When an issue is reported, an incident is created, which should be assigned to a person who upon assignment resolves the issue and closes it. Incident routing deals with the assignment of incidents to the correct group. Auto routing the incident to the appropriate group first time significantly reduces the total time required for resolving the issue. An inefficient process for routing of issues can result in delays that impacts the customers for an unknown period of time causing delays. An effective Intelligent Ticketing solution automatically routes the reported issues to the right group with the right skilled resources required to resolve the ticket quickly.
Typically, a customer reports of an issue and the service desk agent creates an incident. Based on the discretion of the service desk agent and the information provided by the customer, the incident gets routed. However, for BMC Service Resolution events that are triggered by the Event monitoring application, incidents are routed using the CI characteristics and are assigned to the appropriate group. The automated incidents are different from the incidents created by the service desk agent because the automated incidents leverage the CI based characteristics.
Routing rules ensure that reported issues are routed to skilled resources that are best suited to resolve the ticket.
In the case of automated incidents, routing rules can be used to assign groups based on relevant CI characteristics. For example, the location of the CI is a relevant characteristic for routing the ticket to the appropriate location. Consider a customer from Italy who reports a possible memory issue with a server that is located in Canada. If the CI Location is not considered, a ticket would be created and assigned to a group based in Italy because the problem was reported by the customer from Italy. However, for faster resolution, it may be more appropriate to assign the ticket to a support group in the impacted location, which is Canada.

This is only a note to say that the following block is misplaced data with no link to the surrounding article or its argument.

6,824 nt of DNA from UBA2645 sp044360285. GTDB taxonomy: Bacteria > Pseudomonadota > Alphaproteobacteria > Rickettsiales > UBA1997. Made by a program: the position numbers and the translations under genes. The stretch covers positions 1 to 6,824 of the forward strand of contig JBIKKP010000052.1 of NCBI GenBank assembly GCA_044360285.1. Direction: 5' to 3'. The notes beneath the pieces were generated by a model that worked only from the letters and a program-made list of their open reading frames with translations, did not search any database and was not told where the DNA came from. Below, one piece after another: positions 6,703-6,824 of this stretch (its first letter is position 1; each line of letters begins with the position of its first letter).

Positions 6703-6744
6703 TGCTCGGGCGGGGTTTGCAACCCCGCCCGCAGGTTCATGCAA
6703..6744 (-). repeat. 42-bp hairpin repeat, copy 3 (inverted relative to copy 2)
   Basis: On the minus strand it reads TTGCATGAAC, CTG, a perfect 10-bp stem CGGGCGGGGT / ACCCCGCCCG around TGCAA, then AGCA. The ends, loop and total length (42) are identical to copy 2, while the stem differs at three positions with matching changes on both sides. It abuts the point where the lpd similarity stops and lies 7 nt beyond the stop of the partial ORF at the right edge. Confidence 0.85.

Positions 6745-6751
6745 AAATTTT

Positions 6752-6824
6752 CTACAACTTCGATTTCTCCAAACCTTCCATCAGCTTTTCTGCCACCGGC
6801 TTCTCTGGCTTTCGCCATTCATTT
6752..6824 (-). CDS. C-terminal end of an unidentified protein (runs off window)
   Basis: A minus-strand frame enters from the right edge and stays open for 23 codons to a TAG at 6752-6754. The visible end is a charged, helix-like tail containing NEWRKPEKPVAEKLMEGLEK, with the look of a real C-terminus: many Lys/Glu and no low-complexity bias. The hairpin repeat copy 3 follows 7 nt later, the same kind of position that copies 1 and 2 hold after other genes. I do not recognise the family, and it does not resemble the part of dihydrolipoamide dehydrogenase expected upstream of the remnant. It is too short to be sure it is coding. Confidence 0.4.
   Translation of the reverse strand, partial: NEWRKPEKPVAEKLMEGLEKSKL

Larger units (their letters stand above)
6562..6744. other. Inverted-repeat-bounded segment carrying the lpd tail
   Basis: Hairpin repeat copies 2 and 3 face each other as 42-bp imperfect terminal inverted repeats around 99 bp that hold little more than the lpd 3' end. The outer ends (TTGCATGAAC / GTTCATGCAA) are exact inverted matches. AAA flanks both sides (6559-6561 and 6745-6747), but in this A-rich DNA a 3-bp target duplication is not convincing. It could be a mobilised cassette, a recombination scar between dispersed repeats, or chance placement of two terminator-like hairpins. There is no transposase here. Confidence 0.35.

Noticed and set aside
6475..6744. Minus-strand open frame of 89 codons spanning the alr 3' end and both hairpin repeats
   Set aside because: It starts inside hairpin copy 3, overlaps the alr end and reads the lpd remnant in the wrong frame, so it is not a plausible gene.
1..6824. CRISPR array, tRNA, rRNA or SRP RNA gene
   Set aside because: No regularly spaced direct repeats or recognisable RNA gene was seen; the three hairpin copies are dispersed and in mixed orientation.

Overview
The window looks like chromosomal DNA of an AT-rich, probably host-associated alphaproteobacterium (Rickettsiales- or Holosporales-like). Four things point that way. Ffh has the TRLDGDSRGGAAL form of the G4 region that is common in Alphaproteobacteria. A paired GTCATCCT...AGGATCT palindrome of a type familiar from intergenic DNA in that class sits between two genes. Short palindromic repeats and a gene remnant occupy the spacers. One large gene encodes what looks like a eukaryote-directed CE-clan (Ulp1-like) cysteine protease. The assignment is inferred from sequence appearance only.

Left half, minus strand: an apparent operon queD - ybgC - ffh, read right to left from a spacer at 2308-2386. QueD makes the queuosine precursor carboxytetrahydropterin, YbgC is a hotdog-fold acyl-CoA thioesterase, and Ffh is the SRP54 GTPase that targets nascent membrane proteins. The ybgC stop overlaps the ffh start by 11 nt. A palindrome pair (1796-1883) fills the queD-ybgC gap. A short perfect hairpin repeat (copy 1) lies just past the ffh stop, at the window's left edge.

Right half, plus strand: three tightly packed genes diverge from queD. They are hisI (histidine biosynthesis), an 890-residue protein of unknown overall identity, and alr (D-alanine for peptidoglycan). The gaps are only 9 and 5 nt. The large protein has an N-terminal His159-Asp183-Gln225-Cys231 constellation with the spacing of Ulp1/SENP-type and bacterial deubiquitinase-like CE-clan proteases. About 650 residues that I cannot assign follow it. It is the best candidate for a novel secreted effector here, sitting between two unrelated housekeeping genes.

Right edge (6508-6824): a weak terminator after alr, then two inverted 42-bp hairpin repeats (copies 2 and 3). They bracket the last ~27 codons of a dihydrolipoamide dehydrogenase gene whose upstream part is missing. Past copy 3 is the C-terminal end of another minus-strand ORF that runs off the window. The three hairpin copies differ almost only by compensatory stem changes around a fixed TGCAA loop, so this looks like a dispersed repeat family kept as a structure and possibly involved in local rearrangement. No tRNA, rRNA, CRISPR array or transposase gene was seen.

|Routing option||To be used when ...|
|Managed By group||A dedicated group is responsible for tracking and managing a key CI instance such as a database server through its life cycle.|
|Supported By group||A dedicated support group is responsible for a key CI instance such as a database server.|
A structure used to define the work that is being done for a particular incident.
For example, a request for new VM should be routed to the group having expertise in VM provisioning. This structure is also used to qualify reporting in the system, qualify how groups and support staff get assigned, and route approvals.
|CI Location||The CI Location is to be considered for routing instead of Customer Location.|
|Product categorization||A structure that helps you to define a description of the object or service on which you are performing the work (for example, Hardware, Peripheral Device, Monitor. The Product Category fields are used to support the Service CI field.|
A support group is aligned to a particular class of devices and is based on the CI+ field.
For example, printing-related issues should be routed to IT department. Resolution Product Categories are used to support the CI+ field.
|Default support group||No routing options are specified or when the incident does not match the available assignment option.|
When tickets are created, the CI-based characteristics, such as the supported group, managed by group, the resolution product categories, the product categories, the operational categories, and the location are considered for routing the tickets.